The union received letters from 12 B.C. municipalities about the West Kootenay Ecosociety’s petition — a few (including Invermere’s) asking the union to intervene, one (Radium’s) asking the union not to intervene, but most simply seeking clarification on the issue, according to Ms. Sjostrom. Of the 12 municipalities, five — Invermere, Radium, Nelson, New Denver and Montrose — are in the Kootenay region.

Steve Hubrecht
Email: steve@columbiavalleypioneer.com
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Reporter Steve Hubrecht arrived in the Columbia Valley after working for newspapers in Fernie, B.C., and Beijing, China. He spends as much time outside as possible – if he's not at the Pioneer and Echo office, he's probably out telemarking or hiking. He grew up in southern Ontario and graduated with an MA in Journalism from the University of Western Ontario in 2006.

6 Responses to UBCM opts not to get involved in Jumbo petition

  1. David R Pacey says:

    Whether a person agrees or disagrees with West Kootenay Eco Society’s David Reid in regards to Jumbo’s municipal legal status, I believe it is good that he and others are putting this issue to the courts.
    Yes, it is an irritant for some, a clarification for others, a large expense for the government, but it is the right of everyone to question a law. Whether WKES is successful is doubtful given that there is much precedent in BC but it really should be clarified so that everyone in the province and especially both the West and East Kootenys can finally, we hope, move on to making this location the success it is meant to be for everyone.
    Do I personally think Reid and company will be successful – no I don’t. They obviously feel they will.
    My problem with this action is that it seems a very thinly reasoned methodology for the continued delay tactic on the part of the NIMBY’S that is going to cost you and I, through our taxes, money money money. That is the standard tactic of the supposed environmentalists – delay, delay and delay some more. Even, in the unlikely event that Reid and Co. are successful, the proponent will and should continue with their plans and their work towards what so many view as a brilliant concept in an excellent location for the benefit of skiers, hikers, tourists and yes wildlife.
    But, and still, a successful conclusion on the part of the government to show the NIMBY’s and society that we elect governments to set the rules and make the decisions, is truly within their ( governments) purview.

    • tdub says:

      As a frequent visitor to the area, I am still mystified how this “brilliant concept” (in an age of declining ski numbers and shrinking glaciers) will be “an excellent location for the hikers and wildlife.” Seriously? If there is such a feigned concern for taxpayers who live in the area, I can’t wait to see their glee when the cost of maintaining the road are folder into their taxes. With all due respect to the regulatory process, while some may be frustrated with delay tactics from opponents, far more suspect is the manner in which the approval was ram-rodded through by monied insiders on the proponent side.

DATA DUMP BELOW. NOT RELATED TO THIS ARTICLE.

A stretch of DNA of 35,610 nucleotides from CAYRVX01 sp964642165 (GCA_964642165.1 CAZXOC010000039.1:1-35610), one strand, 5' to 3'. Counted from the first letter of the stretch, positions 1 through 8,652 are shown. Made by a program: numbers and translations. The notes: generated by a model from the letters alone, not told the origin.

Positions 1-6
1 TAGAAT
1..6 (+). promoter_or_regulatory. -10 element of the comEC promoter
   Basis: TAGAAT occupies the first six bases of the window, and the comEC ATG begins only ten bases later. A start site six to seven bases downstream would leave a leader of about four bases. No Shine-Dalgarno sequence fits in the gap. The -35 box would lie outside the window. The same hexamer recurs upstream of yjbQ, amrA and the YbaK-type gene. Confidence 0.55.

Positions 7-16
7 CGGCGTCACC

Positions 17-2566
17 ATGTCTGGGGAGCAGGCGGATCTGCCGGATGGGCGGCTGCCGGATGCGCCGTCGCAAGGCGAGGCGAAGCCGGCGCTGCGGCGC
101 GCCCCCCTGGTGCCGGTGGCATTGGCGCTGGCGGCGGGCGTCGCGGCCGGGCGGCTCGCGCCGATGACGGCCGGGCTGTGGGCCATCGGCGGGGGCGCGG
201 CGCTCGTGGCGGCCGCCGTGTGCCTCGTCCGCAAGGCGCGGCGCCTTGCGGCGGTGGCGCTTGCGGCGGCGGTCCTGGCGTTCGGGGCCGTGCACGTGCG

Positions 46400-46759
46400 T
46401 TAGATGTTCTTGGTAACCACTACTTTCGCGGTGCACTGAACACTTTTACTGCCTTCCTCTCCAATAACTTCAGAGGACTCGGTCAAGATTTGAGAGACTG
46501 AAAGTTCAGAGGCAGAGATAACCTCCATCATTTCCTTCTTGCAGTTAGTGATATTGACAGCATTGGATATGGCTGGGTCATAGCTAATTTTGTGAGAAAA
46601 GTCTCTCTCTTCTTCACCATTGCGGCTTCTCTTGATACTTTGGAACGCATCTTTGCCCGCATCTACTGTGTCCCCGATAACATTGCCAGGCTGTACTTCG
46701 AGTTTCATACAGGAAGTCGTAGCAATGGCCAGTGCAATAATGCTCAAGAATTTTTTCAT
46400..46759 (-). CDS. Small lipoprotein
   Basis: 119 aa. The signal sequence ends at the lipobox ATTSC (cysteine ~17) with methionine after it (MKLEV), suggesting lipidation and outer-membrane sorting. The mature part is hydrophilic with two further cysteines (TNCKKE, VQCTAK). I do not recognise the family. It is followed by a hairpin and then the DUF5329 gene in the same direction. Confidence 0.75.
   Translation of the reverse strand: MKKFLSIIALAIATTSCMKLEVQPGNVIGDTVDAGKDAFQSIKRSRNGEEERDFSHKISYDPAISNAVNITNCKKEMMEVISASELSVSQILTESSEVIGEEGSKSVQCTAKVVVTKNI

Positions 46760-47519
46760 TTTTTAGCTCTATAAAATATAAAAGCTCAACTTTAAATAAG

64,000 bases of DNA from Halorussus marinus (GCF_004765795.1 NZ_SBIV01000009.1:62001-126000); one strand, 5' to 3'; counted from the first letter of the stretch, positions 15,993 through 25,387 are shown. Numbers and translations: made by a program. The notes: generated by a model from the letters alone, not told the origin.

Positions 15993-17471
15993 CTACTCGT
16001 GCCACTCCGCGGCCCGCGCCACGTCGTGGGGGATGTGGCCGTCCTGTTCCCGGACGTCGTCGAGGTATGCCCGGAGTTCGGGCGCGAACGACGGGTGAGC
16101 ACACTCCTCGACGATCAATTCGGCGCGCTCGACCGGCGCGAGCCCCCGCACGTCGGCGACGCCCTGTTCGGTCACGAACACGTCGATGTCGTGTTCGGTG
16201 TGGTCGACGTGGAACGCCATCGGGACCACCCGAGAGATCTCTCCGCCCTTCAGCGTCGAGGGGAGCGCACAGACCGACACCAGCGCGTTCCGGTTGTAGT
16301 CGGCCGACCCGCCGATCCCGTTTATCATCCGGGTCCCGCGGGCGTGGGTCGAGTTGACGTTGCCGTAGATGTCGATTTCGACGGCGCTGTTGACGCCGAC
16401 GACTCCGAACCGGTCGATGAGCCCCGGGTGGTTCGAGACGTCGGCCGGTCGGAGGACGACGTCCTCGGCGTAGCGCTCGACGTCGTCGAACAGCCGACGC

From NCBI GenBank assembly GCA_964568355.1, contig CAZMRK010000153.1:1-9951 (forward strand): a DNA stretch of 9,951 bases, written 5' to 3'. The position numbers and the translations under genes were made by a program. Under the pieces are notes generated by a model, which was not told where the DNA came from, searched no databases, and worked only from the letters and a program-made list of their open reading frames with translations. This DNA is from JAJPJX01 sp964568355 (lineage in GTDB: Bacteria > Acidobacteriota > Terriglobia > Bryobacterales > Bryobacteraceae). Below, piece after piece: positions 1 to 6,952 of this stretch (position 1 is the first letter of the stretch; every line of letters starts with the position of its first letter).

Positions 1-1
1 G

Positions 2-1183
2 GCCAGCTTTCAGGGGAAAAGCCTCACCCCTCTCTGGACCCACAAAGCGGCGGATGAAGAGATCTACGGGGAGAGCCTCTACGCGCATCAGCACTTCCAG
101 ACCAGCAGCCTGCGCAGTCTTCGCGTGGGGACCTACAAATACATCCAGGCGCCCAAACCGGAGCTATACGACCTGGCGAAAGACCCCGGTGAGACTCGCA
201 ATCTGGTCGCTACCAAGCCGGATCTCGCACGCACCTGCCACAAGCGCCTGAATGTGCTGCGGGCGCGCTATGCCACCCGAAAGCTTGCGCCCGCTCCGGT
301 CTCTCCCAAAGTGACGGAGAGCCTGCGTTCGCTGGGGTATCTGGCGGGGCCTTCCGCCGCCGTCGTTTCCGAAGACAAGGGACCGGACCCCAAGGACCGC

2. mark says:

    We in the East Kootenays have ski hiils near most towns. Do we want the tourists going into the back country where there is lots of grizzly bears and crevasses in the mountain, and a lake on the other side of the mountain called Lake of the Hanging Glacier with only trail access. The area will look like Vancouver soon if we don’t stop the proposed ski hill.

    • david R Pacey says:

      Back at cha Mark
      Greg the Giz and his two buddies will be sound asleep when the skiers go shushing down the glaciers and over the creeks and gulleys throughout during the winter season. The crevasses will be covered with skades of snow just like they have been doing over in Europe for any number of decades and during the summer, the Vancouver hikers and bikers will be shredding the rock to their hearts content.
      Bring ’em on !!!!!

  3. shredder says:

    1000 low paying jobs for young Aussies, kiwis and europeans does not justify destroying a key watershed for millions of people. Go to Banff in the spring the place is dead. No one want skiing in summer they want to golf. How about we leave it be and the true pioneers and explorers of this world will still have a place to go. Stupidest plan ever.

    • David R Pacey says:

      Good questions Shredder that were answered about 15 years ago in this 22 year discussion.
      Yup, U are right, Banff in the spring is dead and so is Invermere and Radium Hot Springs. Watch out though for summer and fall and winter. All those places ROCK !!! with hikers and bikers, climbers and cyclists and folks having a living attended to, and that includes the Aussies and folks from Isreal and USA and and and from all the corners of the world that come to BC to enter the back country like every one else.
      Not a good idea to keep them out at all but welcome each and every person with open arms, even those that don’t want to hike the high hills but want to shoot the Greg the Griz or hike the hills or or or. We are all inclusive in this province, not exclusive.
      You and your friends and family can enjoy things along with me and mine.
      You are all welcome to join us in the mtns and the glaciers, on the ridges and in the forests. Come to the Kootenys and enjoy our life style